Ambulatory BP Monitoring More Accurate Than Office Screening

Laurie Barclay, MD

December 23, 2014

Ambulatory blood pressure (BP) monitoring predicts long-term cardiovascular outcomes independent of office BP screening measurements and may therefore improve screening accuracy, according to an updated systematic review for the US Preventive Services Task Force (USPSTF) published online December 23 in the Annals of Internal Medicine.

"Despite the clear importance of accurate diagnosis of high BP, recommendations for BP measurement protocols and rescreening intervals are not based on systematic reviews of the literature, and recommended protocols, such as repeated measurements, are rarely followed in routine health care settings," write Margaret A. Piper, PhD, MPH, and colleagues from the Kaiser Permanente Center for Health Research, Portland, Oregon, and HealthPartners Institute for Education and Research, Minneapolis, Minnesota.

"To help address these issues, newer measurement methods have been developed to reduce error, simplify performance of repeated measurements, evaluate BP throughout the 24-hour cycle, and allow use in nonmedical settings. Evidence-based measurement methods and rescreening intervals could improve the benefits and efficiency of BP screening."

The 2003 USPSTF systematic review did not set a BP measurement reference standard, examine diagnostic accuracy of BP measurement methods and protocols, or identify an optimal rescreening interval. The current update highlighted these issues, in addition to reviewing direct evidence of benefits and harms of screening for high blood pressure in adults.

Specific recommendations include the following:

  • Unless immediate treatment is needed, ambulatory BP monitoring should be the reference standard to confirm elevated office BP screening results to avoid misdiagnosis and overtreatment.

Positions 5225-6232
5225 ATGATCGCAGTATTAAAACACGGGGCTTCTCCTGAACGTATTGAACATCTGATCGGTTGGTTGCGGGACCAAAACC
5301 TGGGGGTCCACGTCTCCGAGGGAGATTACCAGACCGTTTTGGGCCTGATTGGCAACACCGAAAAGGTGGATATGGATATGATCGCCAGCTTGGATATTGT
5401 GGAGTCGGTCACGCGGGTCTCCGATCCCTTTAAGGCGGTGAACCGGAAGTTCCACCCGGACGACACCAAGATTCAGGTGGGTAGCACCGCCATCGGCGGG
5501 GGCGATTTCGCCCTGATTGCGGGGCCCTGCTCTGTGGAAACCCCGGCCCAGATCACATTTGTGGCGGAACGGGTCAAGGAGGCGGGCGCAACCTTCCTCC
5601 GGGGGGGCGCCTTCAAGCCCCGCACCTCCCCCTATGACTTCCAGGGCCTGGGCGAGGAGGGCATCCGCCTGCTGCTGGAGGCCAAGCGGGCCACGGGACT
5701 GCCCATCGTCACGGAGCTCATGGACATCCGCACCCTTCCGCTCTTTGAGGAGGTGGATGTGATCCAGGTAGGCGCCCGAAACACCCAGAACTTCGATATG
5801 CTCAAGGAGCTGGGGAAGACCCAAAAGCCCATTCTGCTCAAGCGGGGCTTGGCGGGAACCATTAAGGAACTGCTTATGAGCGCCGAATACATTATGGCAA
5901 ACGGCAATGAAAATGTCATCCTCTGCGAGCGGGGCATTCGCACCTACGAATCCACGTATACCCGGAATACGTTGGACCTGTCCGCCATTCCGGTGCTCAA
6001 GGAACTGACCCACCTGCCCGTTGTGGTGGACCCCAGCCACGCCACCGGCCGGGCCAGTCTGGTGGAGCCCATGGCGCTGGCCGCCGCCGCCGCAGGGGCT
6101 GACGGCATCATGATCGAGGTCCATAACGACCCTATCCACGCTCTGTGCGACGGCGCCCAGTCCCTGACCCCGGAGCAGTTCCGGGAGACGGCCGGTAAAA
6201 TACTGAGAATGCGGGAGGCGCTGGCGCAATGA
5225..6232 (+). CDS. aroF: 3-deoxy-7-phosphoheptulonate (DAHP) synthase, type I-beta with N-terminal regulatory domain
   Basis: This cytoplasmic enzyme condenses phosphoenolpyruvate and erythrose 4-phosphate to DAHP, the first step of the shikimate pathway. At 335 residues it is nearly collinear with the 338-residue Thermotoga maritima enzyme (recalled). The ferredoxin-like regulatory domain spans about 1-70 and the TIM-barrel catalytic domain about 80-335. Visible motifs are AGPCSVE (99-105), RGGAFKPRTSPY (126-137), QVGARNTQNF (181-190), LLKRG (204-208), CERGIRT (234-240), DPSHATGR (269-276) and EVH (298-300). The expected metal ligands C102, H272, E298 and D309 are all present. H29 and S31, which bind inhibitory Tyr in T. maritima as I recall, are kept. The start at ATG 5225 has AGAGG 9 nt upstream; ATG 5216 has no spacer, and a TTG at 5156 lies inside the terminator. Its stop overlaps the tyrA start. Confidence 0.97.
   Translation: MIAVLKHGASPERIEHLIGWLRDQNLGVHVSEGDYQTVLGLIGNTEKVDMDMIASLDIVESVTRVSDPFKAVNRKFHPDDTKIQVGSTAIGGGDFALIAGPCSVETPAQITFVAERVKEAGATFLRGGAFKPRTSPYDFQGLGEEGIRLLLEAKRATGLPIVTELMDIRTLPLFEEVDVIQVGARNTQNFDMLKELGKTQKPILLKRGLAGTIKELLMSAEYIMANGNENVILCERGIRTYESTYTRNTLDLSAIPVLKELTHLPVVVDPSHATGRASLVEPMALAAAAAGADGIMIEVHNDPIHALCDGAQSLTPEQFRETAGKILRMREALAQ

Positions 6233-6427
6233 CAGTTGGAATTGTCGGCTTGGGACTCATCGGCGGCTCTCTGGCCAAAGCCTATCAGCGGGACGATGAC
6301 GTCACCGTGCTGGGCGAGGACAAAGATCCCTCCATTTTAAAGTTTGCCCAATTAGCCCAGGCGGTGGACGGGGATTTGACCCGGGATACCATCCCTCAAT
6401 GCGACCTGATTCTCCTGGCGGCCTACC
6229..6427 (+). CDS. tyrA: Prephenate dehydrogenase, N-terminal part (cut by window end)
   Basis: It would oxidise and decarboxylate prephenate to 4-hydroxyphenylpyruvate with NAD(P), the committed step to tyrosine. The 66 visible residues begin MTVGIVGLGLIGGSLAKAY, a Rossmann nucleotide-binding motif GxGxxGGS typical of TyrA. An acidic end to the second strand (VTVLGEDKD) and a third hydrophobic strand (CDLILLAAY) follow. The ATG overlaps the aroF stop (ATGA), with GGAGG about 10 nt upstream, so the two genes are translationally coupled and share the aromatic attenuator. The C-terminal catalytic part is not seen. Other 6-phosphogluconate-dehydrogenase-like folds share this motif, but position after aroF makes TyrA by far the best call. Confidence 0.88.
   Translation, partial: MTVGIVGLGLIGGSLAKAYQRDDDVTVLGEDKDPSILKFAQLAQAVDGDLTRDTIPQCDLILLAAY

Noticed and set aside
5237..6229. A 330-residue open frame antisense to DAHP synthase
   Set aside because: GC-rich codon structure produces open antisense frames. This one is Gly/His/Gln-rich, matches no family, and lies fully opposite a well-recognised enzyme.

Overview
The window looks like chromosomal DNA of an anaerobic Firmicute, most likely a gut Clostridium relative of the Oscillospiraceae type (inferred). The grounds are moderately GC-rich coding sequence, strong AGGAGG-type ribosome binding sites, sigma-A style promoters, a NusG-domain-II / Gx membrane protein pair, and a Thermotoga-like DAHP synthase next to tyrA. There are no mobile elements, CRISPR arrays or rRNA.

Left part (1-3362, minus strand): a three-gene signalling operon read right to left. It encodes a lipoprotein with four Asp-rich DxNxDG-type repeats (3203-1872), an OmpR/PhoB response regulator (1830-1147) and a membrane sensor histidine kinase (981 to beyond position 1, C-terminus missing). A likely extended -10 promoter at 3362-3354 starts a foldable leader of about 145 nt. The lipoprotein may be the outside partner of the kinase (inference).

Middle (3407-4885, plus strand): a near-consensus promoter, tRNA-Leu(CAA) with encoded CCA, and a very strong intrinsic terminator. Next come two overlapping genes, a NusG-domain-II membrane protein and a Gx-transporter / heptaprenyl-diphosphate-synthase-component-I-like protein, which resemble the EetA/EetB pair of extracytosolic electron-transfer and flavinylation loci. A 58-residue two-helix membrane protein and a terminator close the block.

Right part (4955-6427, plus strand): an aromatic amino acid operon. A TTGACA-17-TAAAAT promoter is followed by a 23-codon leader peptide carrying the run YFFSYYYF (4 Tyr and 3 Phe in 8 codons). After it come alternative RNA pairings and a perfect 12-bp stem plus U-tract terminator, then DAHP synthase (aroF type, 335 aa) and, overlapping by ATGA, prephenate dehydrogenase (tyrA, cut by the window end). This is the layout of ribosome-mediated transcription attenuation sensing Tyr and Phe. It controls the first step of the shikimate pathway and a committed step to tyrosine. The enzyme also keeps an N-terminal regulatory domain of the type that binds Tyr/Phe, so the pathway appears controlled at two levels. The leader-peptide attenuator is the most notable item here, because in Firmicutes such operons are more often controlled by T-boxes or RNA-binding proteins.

• Persons at high risk for hypertension on rescreening within 6 years should be screened more often than those without specific risk factors. Risk factors include high-normal BP, older age, above-normal body mass index, and black race.

  • Strategies are needed to improve the accuracy of BP measurement in the clinic.

The evidence review included a search of selected databases through February 24, 2014, for fair- and good-quality trials and diagnostic accuracy and cohort studies performed in adults and published in English. One reviewer abstracted data, a second checked for accuracy, and two reviewers considered study quality.

Findings from the evidence review included the following:

  • In 11 studies, ambulatory BP monitoring predicted long-term cardiovascular outcomes, with hazard ratio ranging from 1.28 to 1.40.

  • In 27 studies, nonoffice confirmatory testing showed that 35% to 95% of persons with elevated BP at office screening remained hypertensive.

  • Persons with isolated clinic hypertension (normotensive after confirmatory testing) had cardiovascular outcomes similar to those in persons who were normotensive at office screening.

  • In 40 studies, incidence of hypertension after rescreening varied considerably at each yearly interval up to 6 years.

  • Intrastudy comparisons showed that risk for hypertension on rescreening within 6 years was at least twice as high in older adults, those with high-normal BP, overweight and obese persons, and blacks.

A limitation of this review is the small number of diagnostic accuracy studies of office BP methods and protocols in untreated adults.

"These results suggest that time and resources might be better directed toward improved measurement accuracy and timely measurement in higher-risk persons rather than measurement of all persons at every office visit," the study authors conclude.

The Agency for Healthcare Research and Quality funded this study and provided grants to its authors. One of the authors also received a grant from the National Heart, Lung, and Blood Institute.

Ann Intern Med. Published online December 23, 2014. Full text


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